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Sales Training Program Lets You Play Moneyball for Business

Sales Training Program Lets You Play Moneyball for Business . / Credit: Baseball Field Image via Shutterstock

Companies wanting to give their sales force a little boost now have a new tool at their disposal.

Called Moneyball, the online cloud-based sales training program identifies the strengths and weaknesses of each salesperson and provides advice on how they can improve.

The new program, which plays off the popular book and movie of the same name, was developed by CareerBuilder and Indiana University's Kelley School of Business.

A recent study by CareerBuilder found that 1 in 6 sales managers in firms that have missed revenue goals in the last year cited a lack of sales training as a cause. Additionally, a quarter of companies offer no training at all to their sales staff.

"There is a disconnect between the demand for sales skills in corporate America and the formal training available either through academic institutions or within companies themselves," said Brent Rasmussen, president of CareerBuilder North America. "If companies want to see better top-line growth, there has to be a greater investment in educating sales teams on critical skills on an ongoing basis."

Through a detailed assessment, the Moneyball program helps sales representatives and their leaders identify the strengths and weaknesses of individual team members to generate a customized development plan for each salesperson.

The lessons are presented in 10-minute modules and can be accessed through a variety of outlets, including PCs, smartphones and tablets. The new program features 127 different courses, each designed to provide salespeople with advice they can put to use immediately without losing face time with customers.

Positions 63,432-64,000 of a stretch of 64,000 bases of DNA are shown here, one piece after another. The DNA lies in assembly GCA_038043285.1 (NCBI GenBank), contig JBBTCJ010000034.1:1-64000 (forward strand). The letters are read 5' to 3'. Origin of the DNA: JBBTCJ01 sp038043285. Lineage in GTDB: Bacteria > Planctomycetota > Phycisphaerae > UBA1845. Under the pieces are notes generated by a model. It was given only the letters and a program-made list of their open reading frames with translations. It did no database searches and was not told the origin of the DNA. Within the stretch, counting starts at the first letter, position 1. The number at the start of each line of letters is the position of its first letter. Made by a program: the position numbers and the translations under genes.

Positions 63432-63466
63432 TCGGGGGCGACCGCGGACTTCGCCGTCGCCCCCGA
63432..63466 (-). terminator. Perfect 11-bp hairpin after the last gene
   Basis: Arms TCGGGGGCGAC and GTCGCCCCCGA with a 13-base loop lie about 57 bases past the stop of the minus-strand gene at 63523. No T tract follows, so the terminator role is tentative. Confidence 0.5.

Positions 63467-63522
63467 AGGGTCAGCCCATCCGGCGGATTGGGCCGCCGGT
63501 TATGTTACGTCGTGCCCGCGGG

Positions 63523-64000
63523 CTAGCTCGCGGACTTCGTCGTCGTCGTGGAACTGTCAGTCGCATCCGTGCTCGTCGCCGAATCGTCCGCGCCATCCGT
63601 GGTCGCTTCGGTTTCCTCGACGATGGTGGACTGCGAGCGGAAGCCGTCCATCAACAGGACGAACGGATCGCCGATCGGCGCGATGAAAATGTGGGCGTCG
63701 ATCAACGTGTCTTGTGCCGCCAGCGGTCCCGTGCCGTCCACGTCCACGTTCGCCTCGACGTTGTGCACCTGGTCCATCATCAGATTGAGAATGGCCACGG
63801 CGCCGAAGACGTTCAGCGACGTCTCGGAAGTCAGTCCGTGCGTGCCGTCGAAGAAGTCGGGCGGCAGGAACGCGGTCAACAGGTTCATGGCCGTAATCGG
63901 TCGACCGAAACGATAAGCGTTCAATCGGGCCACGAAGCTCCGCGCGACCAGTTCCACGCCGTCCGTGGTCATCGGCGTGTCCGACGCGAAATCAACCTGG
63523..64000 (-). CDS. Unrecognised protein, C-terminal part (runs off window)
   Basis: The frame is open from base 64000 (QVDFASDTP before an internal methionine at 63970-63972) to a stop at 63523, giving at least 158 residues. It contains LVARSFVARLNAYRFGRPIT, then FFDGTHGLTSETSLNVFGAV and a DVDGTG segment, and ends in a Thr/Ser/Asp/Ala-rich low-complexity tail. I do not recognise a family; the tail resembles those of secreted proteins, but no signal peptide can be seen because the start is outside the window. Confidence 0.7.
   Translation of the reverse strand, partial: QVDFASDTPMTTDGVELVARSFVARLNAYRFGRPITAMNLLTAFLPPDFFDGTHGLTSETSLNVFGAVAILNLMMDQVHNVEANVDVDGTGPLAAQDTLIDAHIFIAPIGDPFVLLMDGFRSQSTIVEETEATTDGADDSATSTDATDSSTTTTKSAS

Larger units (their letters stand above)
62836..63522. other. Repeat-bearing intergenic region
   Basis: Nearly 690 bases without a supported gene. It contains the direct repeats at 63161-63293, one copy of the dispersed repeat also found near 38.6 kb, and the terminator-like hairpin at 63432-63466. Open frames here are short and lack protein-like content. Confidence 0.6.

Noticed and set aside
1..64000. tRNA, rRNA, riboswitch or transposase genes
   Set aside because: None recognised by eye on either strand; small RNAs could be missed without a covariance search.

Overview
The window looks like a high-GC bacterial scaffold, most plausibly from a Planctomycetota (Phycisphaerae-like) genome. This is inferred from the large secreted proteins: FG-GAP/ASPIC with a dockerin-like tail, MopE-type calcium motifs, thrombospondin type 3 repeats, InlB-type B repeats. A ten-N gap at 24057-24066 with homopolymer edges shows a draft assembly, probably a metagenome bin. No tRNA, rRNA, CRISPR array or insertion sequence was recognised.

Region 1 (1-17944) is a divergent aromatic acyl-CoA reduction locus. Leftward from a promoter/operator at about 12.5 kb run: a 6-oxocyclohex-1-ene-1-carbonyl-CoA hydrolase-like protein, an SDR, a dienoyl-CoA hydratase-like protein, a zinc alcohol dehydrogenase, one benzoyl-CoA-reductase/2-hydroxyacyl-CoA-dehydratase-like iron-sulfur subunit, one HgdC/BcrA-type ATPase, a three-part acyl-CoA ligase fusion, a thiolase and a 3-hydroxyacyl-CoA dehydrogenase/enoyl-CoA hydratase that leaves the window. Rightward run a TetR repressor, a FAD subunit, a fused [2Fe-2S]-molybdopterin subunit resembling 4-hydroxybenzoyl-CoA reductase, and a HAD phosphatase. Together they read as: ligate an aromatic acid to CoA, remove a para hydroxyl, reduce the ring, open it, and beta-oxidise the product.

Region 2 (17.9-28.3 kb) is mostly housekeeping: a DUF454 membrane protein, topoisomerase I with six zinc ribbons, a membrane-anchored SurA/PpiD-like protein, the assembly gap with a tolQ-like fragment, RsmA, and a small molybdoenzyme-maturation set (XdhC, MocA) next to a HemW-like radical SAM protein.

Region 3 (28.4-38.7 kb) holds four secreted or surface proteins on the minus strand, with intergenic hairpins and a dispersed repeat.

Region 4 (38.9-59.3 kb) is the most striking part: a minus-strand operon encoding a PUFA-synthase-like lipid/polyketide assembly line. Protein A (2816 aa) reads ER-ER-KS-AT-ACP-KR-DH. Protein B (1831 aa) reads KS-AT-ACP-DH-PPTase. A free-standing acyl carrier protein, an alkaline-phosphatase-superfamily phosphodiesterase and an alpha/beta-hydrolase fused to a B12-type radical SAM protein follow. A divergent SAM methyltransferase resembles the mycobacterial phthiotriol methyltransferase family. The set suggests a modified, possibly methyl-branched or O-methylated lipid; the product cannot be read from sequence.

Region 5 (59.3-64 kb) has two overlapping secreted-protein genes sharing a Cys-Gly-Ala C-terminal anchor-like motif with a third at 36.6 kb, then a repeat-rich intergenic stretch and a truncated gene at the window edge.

In addition, the new program also benchmarks each sales representative's performance and prioritizes development based upon the skills identified as most useful in hitting sales goals.

"Structured sales training not only lends itself to better customer relationships and an increase in new contracts and higher renewal rates, you also see a positive correlation with employee motivation and morale," Rasmussen said. "Working with the Kelley School of Business, we're bringing together leaders in education and human capital management to help address a training issue that has plagued sales organizations and has greater economic implications."

To learn more about or sign up for the Moneyball program, visit www.moneyballforsales.com.

Follow Chad Brooks on Twitter @cbrooks76 or BusinessNewsDaily @BNDarticles. We're also on Facebook & Google+. This story originally published on BusinessNewsDaily.

Chad  Brooks
Chad Brooks

Chad Brooks is a Chicago-based freelance writer who has nearly 15 years experience in the media business. A graduate of Indiana University, he spent nearly a decade as a staff reporter for the Daily Herald in suburban Chicago, covering a wide array of topics including, local and state government, crime, the legal system and education. Following his years at the newspaper Chad worked in public relations, helping promote small businesses throughout the U.S. Follow him on Twitter.

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